Listen to the land; All about love
Listen to the land profile of a nation in terms of its living language. This week. All about luck. Listen to the land is produced and recorded by station w h y y Philadelphia. I drew a grant from the National Educational Television and Radio Center in cooperation with the National Association of educational broadcasters. By showing allow the writings of our country past and present. We can come to a fuller appreciation of those things which are meaningful to us as Americans and perhaps of the nature of our role in the contemporary world. Now with a quiver of Cupid's arrows slung over his shoulder and with a Romeo twinkle in his eyes. Here is your host and narrator Richard S. Burdick and this week's program all about love. An order that must be obeyed. I sing of a dear little maid a mirthfully
serious sober delirious gently imperious maid and first will consider her eyes a light as to color and size her Winkle linkable merrily twinkle simply unthinkable eyes. Then having a moment to spare we turn our attention to hair her tenderly curl a tive tumbly and we're not to have super superlative hair forbear to dismiss with a shrug her nose undeniably pug her strictly permissible turn up like visible urgently kissable pug. Now moving a point to the south we come to an actual mouth a coral Pearl leprous argument to her as mainly militarist mouth. Observe underneath that the chin connoting the dimple within a steady reliable hardly defy a bold true undeniable Chan by all that is fair. It appears we'd almost forgotten her ears those never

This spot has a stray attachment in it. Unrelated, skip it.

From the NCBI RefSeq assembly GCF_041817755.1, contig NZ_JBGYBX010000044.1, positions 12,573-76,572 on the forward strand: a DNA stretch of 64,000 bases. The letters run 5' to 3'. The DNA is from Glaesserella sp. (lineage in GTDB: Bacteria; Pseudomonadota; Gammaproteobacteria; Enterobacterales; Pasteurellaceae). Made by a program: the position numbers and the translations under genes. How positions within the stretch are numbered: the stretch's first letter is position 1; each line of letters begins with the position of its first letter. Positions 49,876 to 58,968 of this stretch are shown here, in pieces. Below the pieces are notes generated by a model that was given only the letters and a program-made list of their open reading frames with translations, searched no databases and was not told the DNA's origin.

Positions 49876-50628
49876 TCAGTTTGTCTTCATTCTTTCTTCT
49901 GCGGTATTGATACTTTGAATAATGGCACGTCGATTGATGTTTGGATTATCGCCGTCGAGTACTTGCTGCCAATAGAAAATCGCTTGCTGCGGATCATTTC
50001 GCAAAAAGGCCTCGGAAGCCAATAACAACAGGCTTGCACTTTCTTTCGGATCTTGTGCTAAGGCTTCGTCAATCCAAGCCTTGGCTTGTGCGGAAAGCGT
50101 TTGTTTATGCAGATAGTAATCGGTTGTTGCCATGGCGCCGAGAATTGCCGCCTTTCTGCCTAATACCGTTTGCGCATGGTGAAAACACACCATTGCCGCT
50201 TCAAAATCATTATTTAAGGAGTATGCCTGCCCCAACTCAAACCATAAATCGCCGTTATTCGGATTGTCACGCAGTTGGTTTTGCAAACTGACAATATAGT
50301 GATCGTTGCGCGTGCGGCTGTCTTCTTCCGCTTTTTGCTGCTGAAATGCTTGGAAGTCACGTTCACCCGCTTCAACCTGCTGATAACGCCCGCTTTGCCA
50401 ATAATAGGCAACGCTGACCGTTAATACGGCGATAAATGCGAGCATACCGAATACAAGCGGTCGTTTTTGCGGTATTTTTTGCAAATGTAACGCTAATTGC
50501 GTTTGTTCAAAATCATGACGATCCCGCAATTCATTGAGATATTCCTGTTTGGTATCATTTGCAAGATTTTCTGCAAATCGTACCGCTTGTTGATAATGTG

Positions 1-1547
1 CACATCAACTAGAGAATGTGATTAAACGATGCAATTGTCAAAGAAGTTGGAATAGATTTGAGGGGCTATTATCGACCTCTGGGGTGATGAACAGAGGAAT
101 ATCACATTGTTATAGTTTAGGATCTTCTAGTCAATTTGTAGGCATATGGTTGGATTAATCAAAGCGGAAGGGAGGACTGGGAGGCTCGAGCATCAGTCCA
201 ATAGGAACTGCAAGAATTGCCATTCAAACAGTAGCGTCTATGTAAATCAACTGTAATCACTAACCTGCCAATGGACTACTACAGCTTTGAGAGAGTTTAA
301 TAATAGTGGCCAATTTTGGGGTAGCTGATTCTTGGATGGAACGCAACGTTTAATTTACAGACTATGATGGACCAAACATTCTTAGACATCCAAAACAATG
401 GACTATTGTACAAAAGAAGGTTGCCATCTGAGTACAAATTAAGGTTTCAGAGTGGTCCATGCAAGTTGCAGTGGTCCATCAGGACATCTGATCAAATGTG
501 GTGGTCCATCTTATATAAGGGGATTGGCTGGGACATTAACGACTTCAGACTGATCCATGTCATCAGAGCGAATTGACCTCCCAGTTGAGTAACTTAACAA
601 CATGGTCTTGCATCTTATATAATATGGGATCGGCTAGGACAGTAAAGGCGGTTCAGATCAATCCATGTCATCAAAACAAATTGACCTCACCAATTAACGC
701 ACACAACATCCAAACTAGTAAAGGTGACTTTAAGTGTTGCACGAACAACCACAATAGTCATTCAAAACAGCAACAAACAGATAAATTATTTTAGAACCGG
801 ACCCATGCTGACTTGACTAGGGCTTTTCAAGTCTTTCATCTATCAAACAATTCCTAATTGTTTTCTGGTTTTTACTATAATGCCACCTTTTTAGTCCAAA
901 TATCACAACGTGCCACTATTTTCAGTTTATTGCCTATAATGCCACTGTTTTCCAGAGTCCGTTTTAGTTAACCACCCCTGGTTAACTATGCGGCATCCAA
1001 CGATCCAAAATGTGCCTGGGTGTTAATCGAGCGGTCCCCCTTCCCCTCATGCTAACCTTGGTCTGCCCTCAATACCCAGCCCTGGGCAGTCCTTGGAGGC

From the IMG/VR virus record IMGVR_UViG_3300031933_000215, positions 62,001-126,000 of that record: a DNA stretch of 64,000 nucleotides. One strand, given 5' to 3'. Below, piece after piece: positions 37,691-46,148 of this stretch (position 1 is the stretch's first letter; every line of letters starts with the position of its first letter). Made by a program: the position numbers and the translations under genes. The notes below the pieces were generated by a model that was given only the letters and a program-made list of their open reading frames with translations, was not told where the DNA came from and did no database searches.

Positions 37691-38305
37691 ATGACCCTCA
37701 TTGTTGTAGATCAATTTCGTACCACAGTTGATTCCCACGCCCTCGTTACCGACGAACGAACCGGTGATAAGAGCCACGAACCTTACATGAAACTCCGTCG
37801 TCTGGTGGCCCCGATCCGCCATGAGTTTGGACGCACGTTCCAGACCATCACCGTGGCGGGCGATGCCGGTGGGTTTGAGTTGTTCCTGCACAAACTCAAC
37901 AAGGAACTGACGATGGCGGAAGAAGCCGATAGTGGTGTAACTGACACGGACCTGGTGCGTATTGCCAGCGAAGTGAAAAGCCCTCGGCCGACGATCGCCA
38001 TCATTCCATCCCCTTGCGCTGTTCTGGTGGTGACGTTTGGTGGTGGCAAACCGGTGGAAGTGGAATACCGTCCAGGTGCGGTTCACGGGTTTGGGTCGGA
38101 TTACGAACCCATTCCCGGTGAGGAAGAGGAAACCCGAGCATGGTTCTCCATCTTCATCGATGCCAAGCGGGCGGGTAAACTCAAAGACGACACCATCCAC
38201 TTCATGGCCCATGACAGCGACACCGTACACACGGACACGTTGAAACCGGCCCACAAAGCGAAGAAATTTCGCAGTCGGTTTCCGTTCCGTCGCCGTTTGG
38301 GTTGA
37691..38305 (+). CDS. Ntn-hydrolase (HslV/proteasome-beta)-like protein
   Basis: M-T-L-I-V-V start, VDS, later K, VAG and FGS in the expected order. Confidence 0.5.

neglectable tented delectable highly respectable years and last but I speak of herself but little gypsy and now her quite an Ignore of absence deplorable wholly adorable self. It seemed appropriate this week to begin with that gay tribute to the fairer sex by author Gammon because as we informed you last week and as Jim Keeler told you at the beginning of this week's program our subject is love. In fact this one is all about love. We'll have our serious moments during the next 30 minutes but let's pick up things on a light note with Ogden Nash is the story of the strange case of Mr. BALLEN tines Valentine. Once upon a time there was an attorney named Mr. Ballantine. He lived in a spacious gracious days of the 19th century. Mr. BALLEN died didn't